Some of the world's sharpest investors have been warning about a blow-up in China's economy for some time now.
The staggering size of China's $29 trillion in credit outstanding (up by almost $3 trillion in the past year alone) alone raises alarm bells. To put that $29 trillion into perspective that's more than the U.S. and Europe combined heading into the global financial crisis.
What did these investors miss?
And why is Hedgeye now calling for a Chinese economic slowdown?
To understand our current call on #ChinaSlowing, you have to think deeply about the global growth slowdown from 2015 to mid-2016. Back then, the U.S. economy slowed from 3.8% year-over-year in 1Q 2015 to 1.2% year-over-year by 2Q 2016.
This global growth slowdown perpetuated what would become known as the "Shanghai Accord." The Fed lowered it's U.S. growth projections and committed to "lower for longer" rates. Meanwhile, the Chinese, both the People's Bank of China and fiscal authorities, unleashed a wave of stimulus.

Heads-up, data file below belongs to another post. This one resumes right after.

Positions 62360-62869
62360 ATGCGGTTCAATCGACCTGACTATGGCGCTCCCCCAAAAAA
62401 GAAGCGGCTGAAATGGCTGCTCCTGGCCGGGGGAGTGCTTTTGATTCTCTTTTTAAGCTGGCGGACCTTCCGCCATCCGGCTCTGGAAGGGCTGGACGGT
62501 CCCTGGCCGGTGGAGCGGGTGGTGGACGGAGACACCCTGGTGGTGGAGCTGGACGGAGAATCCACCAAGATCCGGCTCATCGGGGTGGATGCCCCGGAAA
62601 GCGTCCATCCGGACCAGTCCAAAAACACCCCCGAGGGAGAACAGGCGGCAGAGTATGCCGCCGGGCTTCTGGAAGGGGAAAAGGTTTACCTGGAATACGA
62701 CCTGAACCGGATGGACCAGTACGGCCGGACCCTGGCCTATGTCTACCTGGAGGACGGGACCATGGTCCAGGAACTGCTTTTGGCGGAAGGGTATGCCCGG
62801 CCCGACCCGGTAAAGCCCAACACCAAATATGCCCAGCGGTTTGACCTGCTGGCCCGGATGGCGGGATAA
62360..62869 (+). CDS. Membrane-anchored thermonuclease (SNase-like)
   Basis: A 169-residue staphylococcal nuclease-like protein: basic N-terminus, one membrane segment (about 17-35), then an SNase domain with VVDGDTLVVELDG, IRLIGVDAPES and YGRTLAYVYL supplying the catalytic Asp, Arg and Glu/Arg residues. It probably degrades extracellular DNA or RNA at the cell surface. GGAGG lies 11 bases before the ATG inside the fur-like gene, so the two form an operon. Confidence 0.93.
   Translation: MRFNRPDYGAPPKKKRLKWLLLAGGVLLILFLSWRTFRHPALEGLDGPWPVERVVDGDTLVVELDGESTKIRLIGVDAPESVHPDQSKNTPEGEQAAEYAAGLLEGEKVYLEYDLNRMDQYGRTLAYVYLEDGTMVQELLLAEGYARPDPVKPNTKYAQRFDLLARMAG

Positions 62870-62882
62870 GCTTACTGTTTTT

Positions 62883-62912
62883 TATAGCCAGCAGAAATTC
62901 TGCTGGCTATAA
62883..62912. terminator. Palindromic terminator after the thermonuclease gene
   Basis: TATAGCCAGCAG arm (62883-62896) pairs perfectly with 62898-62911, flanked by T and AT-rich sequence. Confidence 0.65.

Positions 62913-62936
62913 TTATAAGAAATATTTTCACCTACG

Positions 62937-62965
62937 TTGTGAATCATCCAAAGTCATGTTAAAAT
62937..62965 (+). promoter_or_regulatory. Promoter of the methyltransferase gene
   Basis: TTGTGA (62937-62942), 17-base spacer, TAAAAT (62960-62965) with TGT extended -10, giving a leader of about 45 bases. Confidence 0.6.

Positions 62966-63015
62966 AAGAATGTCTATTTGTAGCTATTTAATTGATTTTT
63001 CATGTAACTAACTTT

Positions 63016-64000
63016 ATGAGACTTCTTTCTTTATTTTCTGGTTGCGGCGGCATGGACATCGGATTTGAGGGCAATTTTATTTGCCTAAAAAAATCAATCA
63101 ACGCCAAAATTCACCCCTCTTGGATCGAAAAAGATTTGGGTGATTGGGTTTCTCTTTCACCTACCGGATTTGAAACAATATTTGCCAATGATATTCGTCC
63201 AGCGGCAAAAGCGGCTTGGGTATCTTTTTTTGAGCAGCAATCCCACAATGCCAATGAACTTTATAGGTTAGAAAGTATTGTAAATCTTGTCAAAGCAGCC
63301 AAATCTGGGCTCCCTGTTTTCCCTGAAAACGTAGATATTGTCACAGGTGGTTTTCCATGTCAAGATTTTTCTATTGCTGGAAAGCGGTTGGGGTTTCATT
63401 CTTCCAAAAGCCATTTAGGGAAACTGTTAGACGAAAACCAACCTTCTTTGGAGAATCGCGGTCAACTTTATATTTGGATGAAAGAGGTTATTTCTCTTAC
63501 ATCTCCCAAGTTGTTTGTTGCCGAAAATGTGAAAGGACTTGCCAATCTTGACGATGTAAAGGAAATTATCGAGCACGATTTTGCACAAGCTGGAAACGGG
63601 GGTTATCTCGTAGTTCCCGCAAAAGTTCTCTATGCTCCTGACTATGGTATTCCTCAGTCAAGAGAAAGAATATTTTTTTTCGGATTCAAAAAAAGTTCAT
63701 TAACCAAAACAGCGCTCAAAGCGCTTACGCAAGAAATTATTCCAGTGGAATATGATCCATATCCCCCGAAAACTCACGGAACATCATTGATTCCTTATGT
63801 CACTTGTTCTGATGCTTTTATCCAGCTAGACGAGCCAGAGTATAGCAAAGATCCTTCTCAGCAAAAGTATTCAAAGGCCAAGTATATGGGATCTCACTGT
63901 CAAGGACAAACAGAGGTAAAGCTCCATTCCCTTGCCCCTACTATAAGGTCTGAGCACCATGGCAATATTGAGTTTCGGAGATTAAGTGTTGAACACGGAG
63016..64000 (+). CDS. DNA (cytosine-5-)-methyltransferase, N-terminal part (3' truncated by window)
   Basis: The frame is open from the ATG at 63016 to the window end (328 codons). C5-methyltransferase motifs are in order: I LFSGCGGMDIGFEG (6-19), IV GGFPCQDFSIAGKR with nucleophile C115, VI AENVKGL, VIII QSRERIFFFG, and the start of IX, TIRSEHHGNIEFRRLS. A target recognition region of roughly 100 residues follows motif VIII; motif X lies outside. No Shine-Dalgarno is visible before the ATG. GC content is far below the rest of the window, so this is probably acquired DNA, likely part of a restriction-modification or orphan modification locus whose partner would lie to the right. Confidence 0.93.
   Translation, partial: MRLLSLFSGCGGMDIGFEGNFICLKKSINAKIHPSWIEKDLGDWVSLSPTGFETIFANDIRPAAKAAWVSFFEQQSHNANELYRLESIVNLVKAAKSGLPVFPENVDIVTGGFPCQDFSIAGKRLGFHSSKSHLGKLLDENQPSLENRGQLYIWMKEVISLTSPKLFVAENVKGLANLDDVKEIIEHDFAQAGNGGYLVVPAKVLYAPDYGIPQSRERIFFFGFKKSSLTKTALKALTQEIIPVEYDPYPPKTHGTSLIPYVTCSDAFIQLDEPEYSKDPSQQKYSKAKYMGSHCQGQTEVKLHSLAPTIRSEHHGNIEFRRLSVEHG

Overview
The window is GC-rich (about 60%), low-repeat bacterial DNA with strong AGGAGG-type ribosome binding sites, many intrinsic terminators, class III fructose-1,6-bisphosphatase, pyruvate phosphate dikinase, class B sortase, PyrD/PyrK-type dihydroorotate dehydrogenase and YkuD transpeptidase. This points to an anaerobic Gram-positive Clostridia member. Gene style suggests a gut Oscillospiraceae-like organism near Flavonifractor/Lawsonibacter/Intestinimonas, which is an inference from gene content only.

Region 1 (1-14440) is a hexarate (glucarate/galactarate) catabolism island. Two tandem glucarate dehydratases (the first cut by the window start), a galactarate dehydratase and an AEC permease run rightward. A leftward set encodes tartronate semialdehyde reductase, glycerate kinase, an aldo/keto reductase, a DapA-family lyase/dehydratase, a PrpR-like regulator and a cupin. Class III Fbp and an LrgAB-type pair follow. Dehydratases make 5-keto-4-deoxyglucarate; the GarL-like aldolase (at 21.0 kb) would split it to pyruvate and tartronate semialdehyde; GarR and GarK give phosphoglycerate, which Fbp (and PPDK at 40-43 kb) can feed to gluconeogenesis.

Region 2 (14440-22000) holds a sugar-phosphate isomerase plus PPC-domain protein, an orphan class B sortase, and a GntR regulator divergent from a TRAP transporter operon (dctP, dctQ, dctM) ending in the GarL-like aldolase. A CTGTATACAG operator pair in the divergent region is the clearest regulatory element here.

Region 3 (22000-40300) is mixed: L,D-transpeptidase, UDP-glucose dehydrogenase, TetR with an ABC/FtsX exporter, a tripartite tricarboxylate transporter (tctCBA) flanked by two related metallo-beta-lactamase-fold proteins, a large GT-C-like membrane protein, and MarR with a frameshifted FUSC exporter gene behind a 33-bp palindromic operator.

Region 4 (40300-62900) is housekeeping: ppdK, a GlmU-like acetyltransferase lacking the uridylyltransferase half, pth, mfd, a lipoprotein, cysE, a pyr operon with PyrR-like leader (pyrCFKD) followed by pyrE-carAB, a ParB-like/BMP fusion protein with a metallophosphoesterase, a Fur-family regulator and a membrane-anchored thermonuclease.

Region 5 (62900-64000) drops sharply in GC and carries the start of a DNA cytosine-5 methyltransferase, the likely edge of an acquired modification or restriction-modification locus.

In response to the aforementioned stimulus, nominal growth in China’s secondary industries – i.e. heavy industry, construction, etc. – rallied from an all-time low of +0.9% YoY in 4Q15 to a ~6 year high of +14.2% by 1Q17.
This stimulus is coming to end
The consolidation of now-indefinite power by President Xi Jinping, the appointment of Yi Gang – an ardent proponent of financial stability – as PBoC Governor Zhou Xiaochuan’s replacement and the hawkish trend in Chinese CPI all imply Beijing is unlikely to be in a hurry to respond to the aforementioned slowdown with any meaningful stimulus initiatives.
In fact, the ongoing tightening of fiscal policy implies Xi believes he has bought himself both the necessary time and political clout to wean the country off of credit fueled investment growth, at the margins, by propagating additional “supply side reforms.”
Key leading indicators within China’s all-important property market – namely price appreciation, demand trends and supply growth (in that order) – all point to a continued slowdown in the #OldChina economy with respect to the intermediate term.
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